Boston Children's Fried: Providers need to get comfortable with new, digital workflows

By Aditi Pai

Naomi Fried, Boston Children's HospitalProviders are using a lot of health technology, but they aren't using enough technology to interact with patients, Boston Children's Hospital CIO Naomi Fried said at a MassTLC healthcare conference in Boston this week.

"There’s a continuum when you think about digital...pure digital vs. pure patient-doctor interaction," Fried said. "I think where we are on the spectrum right now is way too physician and nurse heavy. If you think back to a recent healthcare experience you had, I would imagine it’d be quicker, faster, having more information at your finger tips, better information. All of these things can be facilitated by digital tools."

Instead of putting technology in the hands of patients, Fried argues, this technology is given to doctors. Fried pointed to several tools that Boston Children's Hospital developed to help patients manage their health. Including a discharge communication service that sends messages to patients after they’ve visited the hospital, and sends the information back to a nurse who sees a dashboard and can selectively figure out which patients to follow up with by phone. Another app, called MyPassport, offers patients a digital framework for getting information that they want.

"MyPassport is actually a mobile app for patients admitted to the hospital and once they’re in the hospital allows them, or their parents in our case, to see what the lab results are as we make them available," Fried said. "It also shows the family everyone who is taking care of the child -- pictures of the care team along with their role and their names so [parents] can track who’s who. It shows what the care plan is because patients and families want information. They  want to understand what’s going to happen. I think that we still have a long way to go in terms of leveraging tools, technology, and concepts that are available to help our patients get the information they want."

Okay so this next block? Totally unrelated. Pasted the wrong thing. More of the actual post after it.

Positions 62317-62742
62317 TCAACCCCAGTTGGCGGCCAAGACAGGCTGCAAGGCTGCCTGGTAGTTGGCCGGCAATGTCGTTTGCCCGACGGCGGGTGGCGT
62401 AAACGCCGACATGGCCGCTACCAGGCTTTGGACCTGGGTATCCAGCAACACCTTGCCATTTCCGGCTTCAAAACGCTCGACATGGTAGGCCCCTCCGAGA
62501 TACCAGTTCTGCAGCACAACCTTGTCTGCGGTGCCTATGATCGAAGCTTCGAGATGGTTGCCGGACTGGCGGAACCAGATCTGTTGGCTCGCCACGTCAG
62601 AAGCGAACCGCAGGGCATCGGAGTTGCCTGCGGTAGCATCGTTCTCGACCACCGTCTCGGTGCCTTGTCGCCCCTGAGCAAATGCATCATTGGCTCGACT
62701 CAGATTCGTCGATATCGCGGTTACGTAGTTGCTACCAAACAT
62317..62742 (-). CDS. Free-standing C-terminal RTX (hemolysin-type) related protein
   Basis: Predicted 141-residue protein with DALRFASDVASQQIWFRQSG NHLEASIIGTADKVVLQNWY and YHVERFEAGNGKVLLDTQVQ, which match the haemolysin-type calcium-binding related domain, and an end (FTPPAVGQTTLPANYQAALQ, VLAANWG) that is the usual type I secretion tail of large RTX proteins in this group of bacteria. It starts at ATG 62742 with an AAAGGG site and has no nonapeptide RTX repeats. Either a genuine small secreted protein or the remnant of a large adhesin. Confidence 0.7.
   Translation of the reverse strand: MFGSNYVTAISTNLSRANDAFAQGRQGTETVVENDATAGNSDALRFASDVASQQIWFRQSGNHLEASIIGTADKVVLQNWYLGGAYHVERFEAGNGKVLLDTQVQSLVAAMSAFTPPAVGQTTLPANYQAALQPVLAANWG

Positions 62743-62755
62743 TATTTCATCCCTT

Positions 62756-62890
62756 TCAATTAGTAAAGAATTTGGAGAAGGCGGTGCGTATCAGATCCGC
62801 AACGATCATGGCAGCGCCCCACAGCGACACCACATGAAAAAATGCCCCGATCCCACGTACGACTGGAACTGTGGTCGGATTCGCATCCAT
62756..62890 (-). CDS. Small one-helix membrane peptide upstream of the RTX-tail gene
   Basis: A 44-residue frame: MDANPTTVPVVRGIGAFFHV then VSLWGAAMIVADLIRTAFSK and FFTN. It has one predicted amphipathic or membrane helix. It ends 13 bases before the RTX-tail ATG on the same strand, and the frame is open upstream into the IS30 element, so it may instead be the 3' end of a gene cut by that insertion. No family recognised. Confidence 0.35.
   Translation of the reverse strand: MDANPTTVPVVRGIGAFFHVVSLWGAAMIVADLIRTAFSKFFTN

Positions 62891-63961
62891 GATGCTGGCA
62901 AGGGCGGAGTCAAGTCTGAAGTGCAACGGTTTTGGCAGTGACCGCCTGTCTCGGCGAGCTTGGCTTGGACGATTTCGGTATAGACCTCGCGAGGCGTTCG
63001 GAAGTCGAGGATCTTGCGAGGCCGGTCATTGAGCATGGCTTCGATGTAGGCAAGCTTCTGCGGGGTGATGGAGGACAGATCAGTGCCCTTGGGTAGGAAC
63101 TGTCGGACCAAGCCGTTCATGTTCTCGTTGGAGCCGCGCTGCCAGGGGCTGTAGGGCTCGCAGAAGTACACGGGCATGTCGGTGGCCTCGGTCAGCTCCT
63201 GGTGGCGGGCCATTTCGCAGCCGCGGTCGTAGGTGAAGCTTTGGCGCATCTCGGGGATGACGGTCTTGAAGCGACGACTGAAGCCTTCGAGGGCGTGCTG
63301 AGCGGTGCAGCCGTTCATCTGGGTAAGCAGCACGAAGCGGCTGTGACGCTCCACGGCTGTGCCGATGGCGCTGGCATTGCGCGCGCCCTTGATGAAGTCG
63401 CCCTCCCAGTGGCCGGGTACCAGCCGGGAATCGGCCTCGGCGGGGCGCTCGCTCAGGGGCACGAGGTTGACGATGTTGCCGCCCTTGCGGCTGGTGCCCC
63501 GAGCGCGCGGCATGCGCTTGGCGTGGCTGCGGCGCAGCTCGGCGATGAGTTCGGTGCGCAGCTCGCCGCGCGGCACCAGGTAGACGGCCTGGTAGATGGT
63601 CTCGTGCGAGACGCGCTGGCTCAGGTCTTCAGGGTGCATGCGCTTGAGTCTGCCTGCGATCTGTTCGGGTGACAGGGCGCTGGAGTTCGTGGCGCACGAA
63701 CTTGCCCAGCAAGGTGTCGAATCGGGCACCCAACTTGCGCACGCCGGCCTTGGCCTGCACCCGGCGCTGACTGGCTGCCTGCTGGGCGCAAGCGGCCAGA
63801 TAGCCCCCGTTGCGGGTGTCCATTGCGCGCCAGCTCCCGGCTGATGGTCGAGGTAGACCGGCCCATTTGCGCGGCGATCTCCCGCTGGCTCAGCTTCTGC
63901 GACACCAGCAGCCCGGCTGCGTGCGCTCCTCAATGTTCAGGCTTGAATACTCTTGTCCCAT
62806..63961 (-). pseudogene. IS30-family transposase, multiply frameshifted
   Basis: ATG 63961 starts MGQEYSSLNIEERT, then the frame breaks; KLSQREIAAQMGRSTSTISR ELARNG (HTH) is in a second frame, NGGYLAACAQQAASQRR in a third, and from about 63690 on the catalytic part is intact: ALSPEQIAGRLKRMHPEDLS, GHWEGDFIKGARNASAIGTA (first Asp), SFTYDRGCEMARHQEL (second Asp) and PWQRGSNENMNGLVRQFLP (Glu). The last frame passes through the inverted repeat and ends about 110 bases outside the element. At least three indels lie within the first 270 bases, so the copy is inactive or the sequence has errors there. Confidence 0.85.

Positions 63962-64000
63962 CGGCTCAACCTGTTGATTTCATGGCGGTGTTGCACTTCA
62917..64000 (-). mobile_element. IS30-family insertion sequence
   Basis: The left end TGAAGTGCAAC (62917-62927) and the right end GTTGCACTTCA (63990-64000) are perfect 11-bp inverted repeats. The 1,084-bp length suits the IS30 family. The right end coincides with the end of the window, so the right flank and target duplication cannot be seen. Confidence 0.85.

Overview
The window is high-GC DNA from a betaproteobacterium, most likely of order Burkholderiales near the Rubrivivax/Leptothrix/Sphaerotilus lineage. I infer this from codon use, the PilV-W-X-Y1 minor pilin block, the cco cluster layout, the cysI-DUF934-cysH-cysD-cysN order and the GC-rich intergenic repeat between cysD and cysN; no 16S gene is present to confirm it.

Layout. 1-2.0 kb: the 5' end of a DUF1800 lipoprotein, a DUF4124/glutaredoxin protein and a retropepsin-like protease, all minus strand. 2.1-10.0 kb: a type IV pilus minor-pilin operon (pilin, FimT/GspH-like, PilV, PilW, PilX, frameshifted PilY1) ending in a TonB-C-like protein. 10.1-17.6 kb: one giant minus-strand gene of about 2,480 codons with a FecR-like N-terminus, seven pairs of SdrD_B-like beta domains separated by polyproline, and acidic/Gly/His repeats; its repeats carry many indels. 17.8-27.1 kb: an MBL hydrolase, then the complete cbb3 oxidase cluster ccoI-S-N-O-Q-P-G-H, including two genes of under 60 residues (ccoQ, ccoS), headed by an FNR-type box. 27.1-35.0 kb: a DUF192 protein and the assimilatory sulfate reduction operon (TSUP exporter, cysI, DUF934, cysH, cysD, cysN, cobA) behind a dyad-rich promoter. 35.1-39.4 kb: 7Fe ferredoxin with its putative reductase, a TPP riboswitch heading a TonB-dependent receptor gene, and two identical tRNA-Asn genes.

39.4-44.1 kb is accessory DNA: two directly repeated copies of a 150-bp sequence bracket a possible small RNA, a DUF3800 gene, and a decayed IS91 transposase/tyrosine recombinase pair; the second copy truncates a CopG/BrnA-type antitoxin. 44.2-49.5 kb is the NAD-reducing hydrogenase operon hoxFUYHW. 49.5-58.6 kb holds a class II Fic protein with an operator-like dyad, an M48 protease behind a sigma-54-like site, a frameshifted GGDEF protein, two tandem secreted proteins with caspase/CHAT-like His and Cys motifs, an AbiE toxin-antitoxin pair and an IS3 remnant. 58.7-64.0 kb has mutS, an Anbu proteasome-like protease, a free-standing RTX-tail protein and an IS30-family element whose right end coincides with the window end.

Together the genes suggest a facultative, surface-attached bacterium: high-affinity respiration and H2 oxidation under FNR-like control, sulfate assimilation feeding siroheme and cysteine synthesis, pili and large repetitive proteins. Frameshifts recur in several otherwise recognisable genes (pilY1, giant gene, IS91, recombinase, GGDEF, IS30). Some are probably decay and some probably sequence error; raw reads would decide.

Changing or disrupting the provider workflow has always been a big barrier for new healthcare technologies.

"We have always been a brick and mortar industry, we have always been a physician-centered industry. The idea that we’re going to have a paradigm shift, we’re going to think differently, provide care differently, is uncomfortable to people," Fried said. "Even though there are many benefits we can imagine to getting there, it’s not easy to make that shift."

Fried identified three factors that would help create a culture of innovation: securing resources, accepting failure, and encouraging innovators.

"It’s really hard to innovate in the absence of getting time, getting money, getting space, and getting support," Fried said. "So I think putting some energy into resourcing innovators can help get the culture moving."

As for accepting failure, Fried explains that it's really important to create an environment where risk is welcome and accepted.

"Innovation is fundamentally a risky process," she said. "A lot of what you do doesn’t work out. Failure is a common part of the innovation process. So creating an environment where risk is welcome, failure is acceptable — where failure is really seen as a learning opportunity -- [that] opens up the environment, opens up the culture, makes people feel comfortable to innovate."

Third third factor, Fried said, is recognizing that innovation is hard and that it's important to encourage innovators to create new products. The way to do that, she explains, is by recognizing them, acknowledging their work, and appreciating that they are innovators. At Boston Children's, Fried said, the hospital makes a concerted to recognize and appreciate innovators."

In the future, Fried added that healthcare will look markedly different. Instead of going to brick and mortar providers people are going to be more digitally enabled.

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